Words matter -- We pay close attention to the specific wording of a claim. Is it a precise statement? Does it contain mitigating words or phrases?
--Principles of PolitiFact and the Truth-O-Meter
The fact checkers:
Aaron Sharockman: writer, researcher
John Bartosek: editor
This item immediately caught my attention because of the ambiguity. What does Grover Norquist's statement mean? What was the original context? PolitiFact seemed to figure it out easily and quickly:
"FYI," he wrote. "Withheld union dues fund half of Dem (Democratic) campaigns in Florida."Is it "an awfully big number"?
That's an awfully big number. So, FYI, we decided to check it out.
On its face, Norquist's statement appears to refer to half the total number of political campaigns of Democrats in Florida. For some as-yet-unknown reason, PolitiFact takes it to mean that withheld union dues provide half the funding for all Democratic campaigns in Florida.
The difference in those two understandings is very substantial. Use the wrong understanding and the wrong fact gets checked.
Astonishingly (or not, if you follow PolitiFact like I do), once PolitiFact failed to hear back from Norquist or his spokesperson, PolitiFact simply assumed that he was talking about withheld union dues providing half the funding for all Democratic political campaigns in Florida.
Let it be noted that even if those deductions provide every penny of Florida Democratic campaign funds, Norquist is not going to earn a "True" rating simply because his statement could easily represent the idea that at least some funding for half the total number of Democratic political campaigns in Florida came from union dues withheld from paychecks. PolitiFact tends to penalize when statements lend themselves to misunderstanding.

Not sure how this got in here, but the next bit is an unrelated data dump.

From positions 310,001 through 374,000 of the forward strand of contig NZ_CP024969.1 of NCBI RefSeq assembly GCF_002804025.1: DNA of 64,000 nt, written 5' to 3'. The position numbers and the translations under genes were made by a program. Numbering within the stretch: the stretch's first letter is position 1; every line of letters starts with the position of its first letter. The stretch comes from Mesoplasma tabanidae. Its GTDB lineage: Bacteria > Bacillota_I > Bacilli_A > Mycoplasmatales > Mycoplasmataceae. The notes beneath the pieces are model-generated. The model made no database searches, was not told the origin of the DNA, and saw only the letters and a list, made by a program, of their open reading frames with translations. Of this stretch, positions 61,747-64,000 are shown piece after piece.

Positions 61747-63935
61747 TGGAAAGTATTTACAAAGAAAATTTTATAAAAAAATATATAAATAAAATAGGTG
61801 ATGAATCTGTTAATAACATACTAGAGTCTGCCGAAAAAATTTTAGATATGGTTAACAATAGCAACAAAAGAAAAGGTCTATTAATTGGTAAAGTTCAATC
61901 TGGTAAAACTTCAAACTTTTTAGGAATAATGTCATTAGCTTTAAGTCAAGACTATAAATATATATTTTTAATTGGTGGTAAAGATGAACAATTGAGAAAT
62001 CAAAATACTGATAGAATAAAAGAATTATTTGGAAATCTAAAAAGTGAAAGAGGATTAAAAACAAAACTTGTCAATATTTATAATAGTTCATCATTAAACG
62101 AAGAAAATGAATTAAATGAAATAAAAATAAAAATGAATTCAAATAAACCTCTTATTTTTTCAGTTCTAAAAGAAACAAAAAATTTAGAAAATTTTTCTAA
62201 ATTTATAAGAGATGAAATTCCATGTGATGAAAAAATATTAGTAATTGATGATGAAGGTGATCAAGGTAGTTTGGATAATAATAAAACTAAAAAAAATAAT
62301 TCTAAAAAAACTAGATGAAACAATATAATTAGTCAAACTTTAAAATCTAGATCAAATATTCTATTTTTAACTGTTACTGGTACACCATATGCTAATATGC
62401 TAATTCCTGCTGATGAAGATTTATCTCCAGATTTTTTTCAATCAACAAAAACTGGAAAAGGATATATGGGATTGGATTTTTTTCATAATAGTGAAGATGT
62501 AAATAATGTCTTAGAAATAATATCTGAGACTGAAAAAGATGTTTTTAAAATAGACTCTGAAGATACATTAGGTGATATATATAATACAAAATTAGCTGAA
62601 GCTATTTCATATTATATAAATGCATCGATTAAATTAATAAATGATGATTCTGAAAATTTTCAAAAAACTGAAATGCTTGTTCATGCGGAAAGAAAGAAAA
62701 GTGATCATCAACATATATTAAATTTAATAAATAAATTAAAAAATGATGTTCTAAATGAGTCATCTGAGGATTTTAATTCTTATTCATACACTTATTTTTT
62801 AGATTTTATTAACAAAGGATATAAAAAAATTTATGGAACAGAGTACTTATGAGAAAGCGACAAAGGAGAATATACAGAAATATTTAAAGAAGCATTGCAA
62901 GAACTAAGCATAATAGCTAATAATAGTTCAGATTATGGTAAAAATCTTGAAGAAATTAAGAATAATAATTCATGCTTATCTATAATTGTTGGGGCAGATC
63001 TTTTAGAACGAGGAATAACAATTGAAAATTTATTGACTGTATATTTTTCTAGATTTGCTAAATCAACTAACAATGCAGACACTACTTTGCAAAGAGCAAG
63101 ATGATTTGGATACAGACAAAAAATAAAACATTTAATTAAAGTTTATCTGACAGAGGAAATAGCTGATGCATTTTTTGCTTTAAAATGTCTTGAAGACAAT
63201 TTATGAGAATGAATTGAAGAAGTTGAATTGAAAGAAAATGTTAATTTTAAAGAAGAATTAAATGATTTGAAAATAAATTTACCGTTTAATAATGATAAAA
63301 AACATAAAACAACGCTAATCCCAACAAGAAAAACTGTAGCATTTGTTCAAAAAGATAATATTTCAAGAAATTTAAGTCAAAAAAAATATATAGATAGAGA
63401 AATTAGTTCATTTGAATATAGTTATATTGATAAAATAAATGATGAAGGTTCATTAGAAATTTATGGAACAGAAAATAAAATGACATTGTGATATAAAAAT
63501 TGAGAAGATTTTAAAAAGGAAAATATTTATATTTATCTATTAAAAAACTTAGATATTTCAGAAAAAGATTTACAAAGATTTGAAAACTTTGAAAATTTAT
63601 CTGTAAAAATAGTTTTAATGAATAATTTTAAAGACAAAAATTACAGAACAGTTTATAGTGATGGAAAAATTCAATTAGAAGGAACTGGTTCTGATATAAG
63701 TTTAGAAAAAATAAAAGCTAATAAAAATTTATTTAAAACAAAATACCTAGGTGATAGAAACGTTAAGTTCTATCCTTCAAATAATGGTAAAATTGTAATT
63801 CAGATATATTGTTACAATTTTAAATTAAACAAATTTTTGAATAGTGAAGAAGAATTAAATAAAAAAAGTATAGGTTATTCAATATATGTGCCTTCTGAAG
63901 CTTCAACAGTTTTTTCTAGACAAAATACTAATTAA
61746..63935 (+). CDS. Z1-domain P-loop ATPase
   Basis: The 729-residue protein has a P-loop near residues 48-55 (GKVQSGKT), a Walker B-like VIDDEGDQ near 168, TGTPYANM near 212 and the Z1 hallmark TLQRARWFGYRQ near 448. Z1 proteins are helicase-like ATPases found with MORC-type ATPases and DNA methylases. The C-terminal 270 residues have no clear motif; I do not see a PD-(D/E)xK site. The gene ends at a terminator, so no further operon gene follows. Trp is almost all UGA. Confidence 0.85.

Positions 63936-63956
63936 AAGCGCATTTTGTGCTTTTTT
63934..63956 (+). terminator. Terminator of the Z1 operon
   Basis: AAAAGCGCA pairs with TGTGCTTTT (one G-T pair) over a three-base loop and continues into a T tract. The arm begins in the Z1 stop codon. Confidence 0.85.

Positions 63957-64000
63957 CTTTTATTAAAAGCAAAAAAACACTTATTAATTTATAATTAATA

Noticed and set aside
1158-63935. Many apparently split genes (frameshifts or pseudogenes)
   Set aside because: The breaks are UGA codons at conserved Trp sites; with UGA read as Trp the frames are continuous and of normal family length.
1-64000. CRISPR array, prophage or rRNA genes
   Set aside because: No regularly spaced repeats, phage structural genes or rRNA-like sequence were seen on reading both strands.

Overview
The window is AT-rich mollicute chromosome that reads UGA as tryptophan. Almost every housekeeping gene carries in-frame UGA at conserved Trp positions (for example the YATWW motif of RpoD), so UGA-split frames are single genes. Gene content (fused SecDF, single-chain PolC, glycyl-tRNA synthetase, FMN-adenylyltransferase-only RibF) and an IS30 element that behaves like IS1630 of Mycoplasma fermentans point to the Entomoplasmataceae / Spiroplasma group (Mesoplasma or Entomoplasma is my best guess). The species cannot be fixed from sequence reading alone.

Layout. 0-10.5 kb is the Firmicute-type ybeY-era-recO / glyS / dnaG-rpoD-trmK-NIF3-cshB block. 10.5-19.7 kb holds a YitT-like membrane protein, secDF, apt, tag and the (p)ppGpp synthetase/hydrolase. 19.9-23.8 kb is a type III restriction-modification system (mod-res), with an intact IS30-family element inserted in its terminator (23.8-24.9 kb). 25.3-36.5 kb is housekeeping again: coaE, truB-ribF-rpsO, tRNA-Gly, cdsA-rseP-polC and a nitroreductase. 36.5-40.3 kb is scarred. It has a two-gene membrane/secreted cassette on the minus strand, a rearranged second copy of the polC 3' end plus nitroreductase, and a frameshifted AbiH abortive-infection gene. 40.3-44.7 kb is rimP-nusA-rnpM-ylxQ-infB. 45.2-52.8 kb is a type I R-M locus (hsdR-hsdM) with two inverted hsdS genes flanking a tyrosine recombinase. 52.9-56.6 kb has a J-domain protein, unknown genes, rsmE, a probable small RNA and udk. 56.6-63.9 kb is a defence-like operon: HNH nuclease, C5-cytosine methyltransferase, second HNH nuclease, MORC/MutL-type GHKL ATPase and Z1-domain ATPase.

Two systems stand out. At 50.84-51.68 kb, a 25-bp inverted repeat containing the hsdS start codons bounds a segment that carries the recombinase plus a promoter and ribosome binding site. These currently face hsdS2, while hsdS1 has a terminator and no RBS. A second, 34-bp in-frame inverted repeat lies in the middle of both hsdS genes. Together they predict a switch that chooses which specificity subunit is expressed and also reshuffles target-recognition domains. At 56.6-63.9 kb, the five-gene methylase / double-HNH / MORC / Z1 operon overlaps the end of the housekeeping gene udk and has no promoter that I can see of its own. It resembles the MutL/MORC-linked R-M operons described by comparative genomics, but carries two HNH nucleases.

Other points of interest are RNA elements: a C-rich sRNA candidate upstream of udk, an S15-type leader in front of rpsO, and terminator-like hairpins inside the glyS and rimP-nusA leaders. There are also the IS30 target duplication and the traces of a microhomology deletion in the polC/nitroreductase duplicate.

The subsequent fact check goes out of its way to cut Norquist break after break, for example by dealing with all union contributions to Democratic campaigns in Florida rather than those that came from paycheck deductions. No charitable technique (aside from the discarded technique of charitable interpretation) makes the PolitiFact understanding of Norquist remotely accurate.
Apparently it never occurred to the team responsible for the story that Norquist's statement was amenable to a different interpretation than the one they gave it. Moreover, Norquist's wording apparently seemed to them a completely appropriate way to describe a scenario where half of funding of Democratic campaigns in Florida came from withheld union dues. They don't even bother paraphrasing it into greater clarity (yellow highlights added):
In both cases, not chump change. But hardly half of what the candidates raised.I guess it depends on what "half of state Democratic campaigns" means.
Norquist said union dues fund half of Democratic campaigns in Florida. While unions predominantly donate to Democrats, according to research from the National Institute on Money in State Politics, there's no evidence union dues fund anywhere close to half of state Democratic campaigns.
This claim is way off. We rate it Pants on Fire!Most likely PolitiFact's interpretation of the claim is off by a mile, and even if it doesn't plainly mean something other than what the PolitiFact team thinks it does it is ambiguous to the point that assuming the meaning for purposes of a fact check is inadvisable/foolhardy.
This is yet another flub that is extremely difficult to understand apart from echo-chamber institutional bias at PolitiFact. Nobody thought the statement might be talking about something other than half of all the funds received by Democratic Party campaigns?
It's kind of hard to believe.
Aaron Sharockman: F
John Bartosek: F
Journalists reporting badly.
Took a stab at doing the fact check my way (based on the most natural understanding of Norquist's claim).
I looked for matches between campaign contributors and the state of Florida's list of agencies permitted to accept funds withheld from paychecks with an exclusive emphasis on public employee unions.